Military contracting conglomerate Caliburn International Corporation, has withdrawn its application for an initial public offering on the New York Stock Exchange. The company planned to sell $100 million worth of shares.
This decision comes after The Daily Beast published two major investigations by the independent Government Accountability Project into Caliburn and its subsidiaries. These investigations revealed mismanagement on base in Iraq run by a Caliburn subsidiary and a federal investigation into whether bribes were paid to a company allegedly linked to Iraq’s former Prime Minister, Nouri al-Maliki, in order to obtain a contract to manage that base.
“Due to variability in the equity markets, we are withdrawing our public offering,” said Jim Van Dusen, Caliburn’s President and CEO, in a press release issued Tuesday morning.
Caliburn is a holding company, owned by a private equity firm, D.C. Capital Partners. It was created from the combination of several D.C. Capital Partners ventures, including military contracting company Sallyport Global Services, which manages Balad Air Base, a massive military outpost near Baghdad, Iraq. Sallyport’s work at Balad represents a large part of Caliburn’s business.
“We received 38% and 34% of our pro forma revenue during fiscal year 2017 and the nine months ended September 30, 2018, respectively, for base support services we performed at Balad,” Caliburn said in documents filed in for their public offering application.
In September 2018, our first investigation revealed allegations of theft, procurement issues, generator explosions, confiscated passports, issues with an Iranian backed militia, security failures, animal abuse, and rigged security inspections at Balad. We also uncovered a white South African security guard clique mistreating minority coworkers.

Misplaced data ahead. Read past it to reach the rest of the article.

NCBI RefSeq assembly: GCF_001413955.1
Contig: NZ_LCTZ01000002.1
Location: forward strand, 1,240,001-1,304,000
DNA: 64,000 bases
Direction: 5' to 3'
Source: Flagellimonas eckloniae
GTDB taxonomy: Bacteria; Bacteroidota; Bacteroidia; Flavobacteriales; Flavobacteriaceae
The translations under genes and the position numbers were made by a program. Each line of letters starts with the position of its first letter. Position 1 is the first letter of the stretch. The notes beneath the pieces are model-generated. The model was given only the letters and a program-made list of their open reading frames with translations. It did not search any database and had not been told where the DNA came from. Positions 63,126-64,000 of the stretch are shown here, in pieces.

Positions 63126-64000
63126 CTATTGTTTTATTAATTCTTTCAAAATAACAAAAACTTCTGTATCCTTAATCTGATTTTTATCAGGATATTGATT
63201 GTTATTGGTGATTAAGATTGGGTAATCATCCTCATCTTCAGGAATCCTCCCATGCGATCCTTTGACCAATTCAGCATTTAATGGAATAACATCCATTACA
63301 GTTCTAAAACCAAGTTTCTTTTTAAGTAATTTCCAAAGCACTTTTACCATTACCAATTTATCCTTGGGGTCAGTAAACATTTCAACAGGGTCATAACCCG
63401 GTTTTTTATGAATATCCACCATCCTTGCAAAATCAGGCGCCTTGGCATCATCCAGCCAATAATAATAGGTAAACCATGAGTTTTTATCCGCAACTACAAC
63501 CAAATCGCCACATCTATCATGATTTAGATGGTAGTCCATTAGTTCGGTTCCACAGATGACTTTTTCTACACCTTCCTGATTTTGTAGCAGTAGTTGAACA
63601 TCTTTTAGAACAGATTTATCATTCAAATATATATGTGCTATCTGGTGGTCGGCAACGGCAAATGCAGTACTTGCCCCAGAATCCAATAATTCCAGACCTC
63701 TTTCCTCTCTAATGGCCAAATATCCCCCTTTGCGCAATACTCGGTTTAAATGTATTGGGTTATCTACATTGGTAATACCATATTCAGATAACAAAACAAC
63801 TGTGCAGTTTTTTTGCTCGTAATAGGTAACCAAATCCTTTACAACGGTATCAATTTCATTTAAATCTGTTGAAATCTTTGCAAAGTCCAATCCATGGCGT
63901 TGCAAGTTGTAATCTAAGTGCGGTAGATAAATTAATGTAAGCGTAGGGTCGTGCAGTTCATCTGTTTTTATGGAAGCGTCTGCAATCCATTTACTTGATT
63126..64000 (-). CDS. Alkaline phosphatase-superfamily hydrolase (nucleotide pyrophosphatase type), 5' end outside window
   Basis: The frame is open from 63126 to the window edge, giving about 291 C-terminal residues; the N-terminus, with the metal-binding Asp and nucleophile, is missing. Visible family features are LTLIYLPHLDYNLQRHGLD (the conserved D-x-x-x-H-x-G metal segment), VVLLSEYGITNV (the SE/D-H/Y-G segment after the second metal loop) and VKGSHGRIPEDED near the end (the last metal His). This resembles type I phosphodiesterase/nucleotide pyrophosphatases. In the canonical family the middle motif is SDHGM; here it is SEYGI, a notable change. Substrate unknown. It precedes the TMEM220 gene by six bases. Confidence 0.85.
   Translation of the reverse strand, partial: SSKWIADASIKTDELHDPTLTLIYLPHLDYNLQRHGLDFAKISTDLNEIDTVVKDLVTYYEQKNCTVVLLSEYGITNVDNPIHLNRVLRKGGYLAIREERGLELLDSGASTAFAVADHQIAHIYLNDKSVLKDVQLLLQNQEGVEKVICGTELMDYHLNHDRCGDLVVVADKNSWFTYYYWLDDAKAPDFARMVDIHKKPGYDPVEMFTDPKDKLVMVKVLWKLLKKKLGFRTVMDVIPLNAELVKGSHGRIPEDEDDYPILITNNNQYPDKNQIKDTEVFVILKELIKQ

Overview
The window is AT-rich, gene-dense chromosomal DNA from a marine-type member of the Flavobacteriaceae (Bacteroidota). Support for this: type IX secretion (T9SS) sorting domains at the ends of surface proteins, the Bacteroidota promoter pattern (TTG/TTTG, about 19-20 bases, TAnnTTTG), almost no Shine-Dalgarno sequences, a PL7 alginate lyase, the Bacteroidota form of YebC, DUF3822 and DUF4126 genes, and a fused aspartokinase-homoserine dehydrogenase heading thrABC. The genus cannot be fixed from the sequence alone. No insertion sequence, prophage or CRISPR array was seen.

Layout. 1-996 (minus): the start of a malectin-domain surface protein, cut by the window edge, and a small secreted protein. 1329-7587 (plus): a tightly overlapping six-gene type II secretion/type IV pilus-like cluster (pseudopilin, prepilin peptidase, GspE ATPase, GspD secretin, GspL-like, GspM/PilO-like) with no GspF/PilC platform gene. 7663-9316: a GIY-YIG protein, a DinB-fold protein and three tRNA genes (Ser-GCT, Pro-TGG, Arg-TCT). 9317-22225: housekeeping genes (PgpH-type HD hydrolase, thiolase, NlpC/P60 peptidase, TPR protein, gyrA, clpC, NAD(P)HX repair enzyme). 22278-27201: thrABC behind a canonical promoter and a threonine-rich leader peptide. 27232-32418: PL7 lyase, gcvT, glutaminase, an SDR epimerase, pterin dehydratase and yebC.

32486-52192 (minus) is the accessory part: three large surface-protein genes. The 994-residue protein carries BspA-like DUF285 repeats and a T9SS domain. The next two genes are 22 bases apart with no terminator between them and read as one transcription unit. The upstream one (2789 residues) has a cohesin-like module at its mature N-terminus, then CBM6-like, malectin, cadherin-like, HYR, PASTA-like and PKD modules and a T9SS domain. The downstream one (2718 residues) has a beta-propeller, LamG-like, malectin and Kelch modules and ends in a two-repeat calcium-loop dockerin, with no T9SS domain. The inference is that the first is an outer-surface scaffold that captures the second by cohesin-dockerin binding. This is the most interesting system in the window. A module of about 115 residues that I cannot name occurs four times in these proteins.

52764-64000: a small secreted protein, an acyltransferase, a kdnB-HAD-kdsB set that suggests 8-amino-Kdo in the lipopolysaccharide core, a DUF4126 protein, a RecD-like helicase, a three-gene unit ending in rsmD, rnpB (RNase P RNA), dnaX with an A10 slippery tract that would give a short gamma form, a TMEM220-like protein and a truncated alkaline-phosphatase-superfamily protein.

Sallyport removed its security leadership at Balad after that investigation. Then, in early February, the company fired and reassigned a large number of South African guards at Balad, potentially as many as 100, sources said.
A second investigation, published in February, revealed Sallyport was facing a Department of Justice investigation into potential violations of the Foreign Corrupt Practices Act due to deals made with a Kuwaiti company, Afaq Umm Qasr Marine Services. Afaq is allegedly tied to powerful Iraqi businessmen and former government officials, including former Prime Minister Nouri al-Maliki, retired special forces General, Abdul Ghani al Asadi, and former acting Interior Minister, Adnan al-Asadi. “To this day we continue to fully cooperate with the Department of Justice on this matter,” said Sallyport, when asked about the Afaq allegations.
Our investigation also attracted controversy within Iraq.
The newspaper Al-Araby reported members of Iraq’s Sadrist and Communist parties called for opening corruption files and purging corrupt elements of the government in response to the story.
An exiled former Vice President of Iraq, Tareq al-Hashemi also commented on the article, criticizing “mafia corruption.”
In an interview with Russia Today, a representative for al-Maliki criticized The Daily Beast and suggested the former Prime Minister would take legal action over the allegations against him.
The Daily Beast stands by its reporting.